As I write this post, I am returning from a class reunion in my native Zimbabwe. I have been acutely aware of the multitude of stories that have threaded their way through my beleaguered birthplace. Let’s see what the situation looks like through the lens of Wiegel’s storytelling framework.
Reflection—where we are today: All of Zimbabwe still lives the legacy of the audacity of Cecil Rhodes’ vision of British Imperialism. His stated goal was to have dominion over Africa, stretching from ‘Cape to Cairo’. What the British brought were all the fruits of the enlightenment: the technology of the railroad, a colonial civil service with expertise in building education, health and justice systems, engineers, farmers, miners and administrators. But, there was a significant flaw in the story. The remarkable achievements had to be offset against the legacy of the racist injustice it left in its wake—the vast majority of the population would not wear the yoke of their Colonial masters without demanding access to the democratic rights their overlords denied them.
“What will unlock the future all people of goodwill
wish for Zimbabwe? Is it not a bigger story?”
Inequality of opportunity in education, landholding and jobs created a fatal inequality of outcome, which could not be left unaddressed. The Marxist revolution provided hope, where power was the goal and the means to achieve it was through the barrel of a gun. The bitter harvest of that revolution was the undemocratic lust for power by an increasingly isolated elite who preserved their ability to secure their gains and avoid retributive justice for crimes against humanity. As fate would have it, the chief protagonist of this long and sorry chapter, the tyrant Mugabe, died the day we left for home. His story, however, is still told by the corrupt oligarchy he left behind. How my birthplace weeps for a better story.
Ambition—the tomorrow we could have: Countries which have democratic institutions prosper in ways that autocracies do not. There must be space for a ruling party (or coalition) and loyal opposition. Legitimate government comes with the consent of the people who have inalienable, fundamental rights such as freedom of speech and freedom of association. The rule of law must be paramount, with an independent judiciary to ensure equal justice for all. The economic system must be based on free enterprise and the protection of private property, free from arbitrary seizure by the state. The government’s role is to be limited to do only that which only it can do, including ensuring that there is equality of opportunity for all.
Jeopardy—the challenge we must overcome, the need for action/change: Challenging the ruling regime in Zimbabwe is a lethal endeavour. For close on 40 years since independence, the administration has perfected the art of the violent suppression of dissent. Mugabe boasted of his ‘PhD in violence’. What then can we do without risking disappearance? What narrative must be told, again and again to mobilise all people of goodwill to overthrow the yoke of the current tyranny? Where might we get our inspiration from: Mandela? Martin Luther King? Gandhi?
Hope—the insight that gives us a way through: The truth is that the vast majority of Zimbabweans have suffered dramatically under the misrule of the current regime. A united opposition to the regime, committed to the fundamental principles of democratic rule could provide people with the courage to contribute whatever they can to the peaceful overthrow of the tyranny. Breaking the cycle of violence that has been the curse of this African jewel is a prerequisite to it achieving the full and abundant fruit of its potential.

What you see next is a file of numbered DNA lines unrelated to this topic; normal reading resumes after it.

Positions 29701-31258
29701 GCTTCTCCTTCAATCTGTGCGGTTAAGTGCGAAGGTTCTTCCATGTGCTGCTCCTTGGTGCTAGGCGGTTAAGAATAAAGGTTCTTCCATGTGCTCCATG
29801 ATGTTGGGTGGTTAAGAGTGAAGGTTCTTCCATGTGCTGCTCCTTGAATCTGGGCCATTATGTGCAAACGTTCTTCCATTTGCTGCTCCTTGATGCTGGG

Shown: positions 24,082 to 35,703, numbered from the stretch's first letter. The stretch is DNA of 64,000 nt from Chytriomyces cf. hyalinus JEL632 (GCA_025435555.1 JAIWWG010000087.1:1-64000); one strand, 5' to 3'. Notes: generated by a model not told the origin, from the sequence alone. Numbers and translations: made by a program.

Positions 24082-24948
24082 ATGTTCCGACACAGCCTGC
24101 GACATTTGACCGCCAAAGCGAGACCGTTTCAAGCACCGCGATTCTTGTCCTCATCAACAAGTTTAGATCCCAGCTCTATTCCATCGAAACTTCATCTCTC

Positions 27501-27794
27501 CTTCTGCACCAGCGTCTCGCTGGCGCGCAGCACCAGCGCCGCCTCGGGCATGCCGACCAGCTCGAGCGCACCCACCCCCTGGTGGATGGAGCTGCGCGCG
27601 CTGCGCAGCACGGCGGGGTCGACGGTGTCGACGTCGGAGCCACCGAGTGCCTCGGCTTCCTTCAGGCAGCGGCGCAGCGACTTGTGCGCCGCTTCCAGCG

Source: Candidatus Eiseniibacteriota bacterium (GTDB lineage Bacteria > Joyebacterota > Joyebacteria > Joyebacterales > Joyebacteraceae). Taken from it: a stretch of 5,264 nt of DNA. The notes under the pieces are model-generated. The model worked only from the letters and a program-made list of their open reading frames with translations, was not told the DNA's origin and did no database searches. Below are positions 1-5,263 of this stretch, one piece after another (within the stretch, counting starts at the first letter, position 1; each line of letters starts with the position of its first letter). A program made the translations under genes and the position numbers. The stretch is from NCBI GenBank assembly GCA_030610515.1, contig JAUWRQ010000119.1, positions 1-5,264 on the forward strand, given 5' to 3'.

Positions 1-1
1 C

Solution—the idea that unlocks this: When I asked the entrepreneurs, the tour guides, the bus drivers and street merchants how they felt about what was happening to our country, the everyman response was one of sadness. There was a descent into hopelessness as they related how, over the many years of the struggle for a free and democratic country, their raised hopes were repeatedly dashed. So what is it that will unlock the future all people of goodwill wish for Zimbabwe? Is it not a bigger story? A story which narrates the past and creates a compelling vision for the future?
In my role as an author, I’m busying myself thinking through how, in whatever small a way, I can make a difference. What story can I tell from my Australian home which will bind past, present and future in a way which transcends the shackles of history? And in my work with my clients, these reflections on the power of storytelling continue to inform how I help their organisations move forward on their own journeys to better work.
Now read the other parts in our storytelling series:
My own story is in my book, More Than Just Work, which distils my thinking about three decades of managing work. It’s edited and proofed—and looks gorgeous—but my editor and I are calling it the ‘advanced reader’s copy’. Soon, I’ll incorporate a few suggestions from some early trusted readers and make some changes based on new ideas I’m discovering.
You can buy my book (with free shipping anywhere in Australia). If you do so now, I’ll send you the next edition for FREE later this year, bundled with the ebook and audiobook versions.
[Background photo of ‘Cave Painting’ by David Hodes]
“After nourishment, shelter and companionship,
stories are the thing we need most in the world.”
Peter Drucker quipped, ‘Business has only two functions—marketing and innovation.’ Early in my career, I focused obsessively on innovations in productivity. The really hard part, though, is convincing an organisation that a better way of delivering greater productivity exists. Allow me to try.(more…)
The first two parts of our series on storytelling focused on the overarching narrative: the big stories we tell ourselves. In this final article, we look at smaller stories—the kind we tell every day—which can add up to a shift in mindset from the listener.
We no doubt need the large stories that place us as the hero on our journey to something greater than ourselves. But how do we get there? What do we encounter in our daily adventures at work? And how can we learn from others in our field—or even way outside it? Smaller stories make our points more memorable to the listener. Done right, they can spread throughout the organisation. (more…)